Manny Carabello, Jaws Beach, Maui
"I train for the unpredictable, I wear Spare Air for the Impossible! The surf was 18 feet and forecasted to rise to the heights of possibly 30 feet before sunset. After a failed attempt to ride the tube on a 20 ft wave, I found myself being pushed through the water as if the hand of god were dragging me. The breaker let me up about 80 yards from where I fell.
Manny CarabelloMy tow-in partner, Chuck Patterson, was right there to get me with the jet-ski. But something happened that was not supposed to. Chuck's swim fin pulled the kill switch attached to his wrist, stalling the engine in our attempt to race out of the impact zone, away from a six story high mountain of whitewater. When I came to the surface, I was slightly winded and glad to see another friend come right in. I was on the back of his rescue sled within seconds and this is where things went really wrong. Wally's ski malfunctioned, the scenario repeated itself, except when I popped up this time, a wave was 10 seconds from breaking on my head. I attempted to swim down and got caught by the white water 10 feet below the surface. It took me for a long ride, my l lungs were screaming for air. I was going to go for my Spare Air when my survival instincts kicked in and my flotation vest brought me to the surface. But another one was coming. I swam down and bought the mouthpiece to my lips and sucked in that cool sweet air from my mini tank. I did not stop breathing until I reached the surface again. One more wave came and I did the same thing. Finally, I got picked up and made it to the channel where I called it a day. I was glad to be alive, and glad I had my Spare Air. I don't surf Jaws without it."
"I remember about five months ago, I was sketching down on a piece of paper the kind of equipment I wished I had in order for me to take the sport of tow-surfing to the next level. On my list, I had three separate categories for which I wanted to provide equipment.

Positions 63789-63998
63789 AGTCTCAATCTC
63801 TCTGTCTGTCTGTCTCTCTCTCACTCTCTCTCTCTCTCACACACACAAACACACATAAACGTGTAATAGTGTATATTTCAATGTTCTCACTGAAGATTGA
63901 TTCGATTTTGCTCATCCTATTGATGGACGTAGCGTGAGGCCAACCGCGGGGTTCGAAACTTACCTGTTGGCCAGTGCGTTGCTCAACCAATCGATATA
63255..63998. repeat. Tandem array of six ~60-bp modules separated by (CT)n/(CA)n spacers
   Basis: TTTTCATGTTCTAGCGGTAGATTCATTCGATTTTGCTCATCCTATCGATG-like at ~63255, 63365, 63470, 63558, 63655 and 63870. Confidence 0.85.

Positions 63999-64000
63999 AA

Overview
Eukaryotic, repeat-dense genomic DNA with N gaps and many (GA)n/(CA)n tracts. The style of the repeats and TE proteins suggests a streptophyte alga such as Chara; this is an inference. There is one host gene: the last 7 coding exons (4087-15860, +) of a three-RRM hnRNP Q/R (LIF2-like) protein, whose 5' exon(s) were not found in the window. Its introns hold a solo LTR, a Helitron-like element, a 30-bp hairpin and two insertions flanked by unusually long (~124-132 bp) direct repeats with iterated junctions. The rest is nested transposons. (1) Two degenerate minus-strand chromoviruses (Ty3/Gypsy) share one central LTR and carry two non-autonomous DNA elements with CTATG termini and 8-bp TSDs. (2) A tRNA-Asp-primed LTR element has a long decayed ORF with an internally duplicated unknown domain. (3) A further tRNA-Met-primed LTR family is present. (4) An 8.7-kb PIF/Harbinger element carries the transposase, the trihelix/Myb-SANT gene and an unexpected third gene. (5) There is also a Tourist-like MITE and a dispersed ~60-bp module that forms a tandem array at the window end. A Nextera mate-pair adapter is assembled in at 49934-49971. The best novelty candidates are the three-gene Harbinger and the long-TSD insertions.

Photo by www.benjaiglesis.comThe first category was Impact Protection; the second was floatability; the third was access to extra air. I was thinking about something that would be easy and safe to use. I already knew about the Spare Air products and that some people were using them for tow-surfing. But the way to access it underwater after a big wave wipeout was an open question. I knew some guys surfed with a mini-tank duck- taped to their forearms. But the thing is, when you wipe out on a very big wave it can be very hard to move your limbs in any direction with control, thus making it difficult to get the mini-tank to your mouth with your arms.
So I was trying to figure out how I could attach a mini-tank to myself and be able to breathe from it with relative ease. I went on to the Spareair website and experienced a little personal revelation - as I would like to call it -, the Spare Air Extreme Sport.
I could not believe my eyes. The world’s smallest scuba-tank in a Velcro-vest pocket that goes around the user’s chest, with the mouth piece right underneath the chin. All you need to do is bend your head over and breathe!!! This was exactly what I had been dreaming about.
I was lucky enough to get on the test team, and here I am. I have been using the Spare Air Extreme Sport for about 4 months now and it’s awesome. It’s so easy to use: just take that sweet breath of air that you need when you feel like your lungs are about to explode!"
"Several years ago I deceided to carry my spare air purchased for diving with me rafting trip on the Tuolumne. After of few minutes of giggling and funny looks from the group and a guide or two the laughter stopped and the "Let me see that" started. Guess it took a minute or two for the idea to set in. Anyway, I was tossed in the water during the ride on a rapid called Rock Garden. I started breathing on my Spare Air after staying under for what seemed like the rest of the day. I have carried it with me on every trip since and will now never take a river ride without the Xtream Sport at the ready."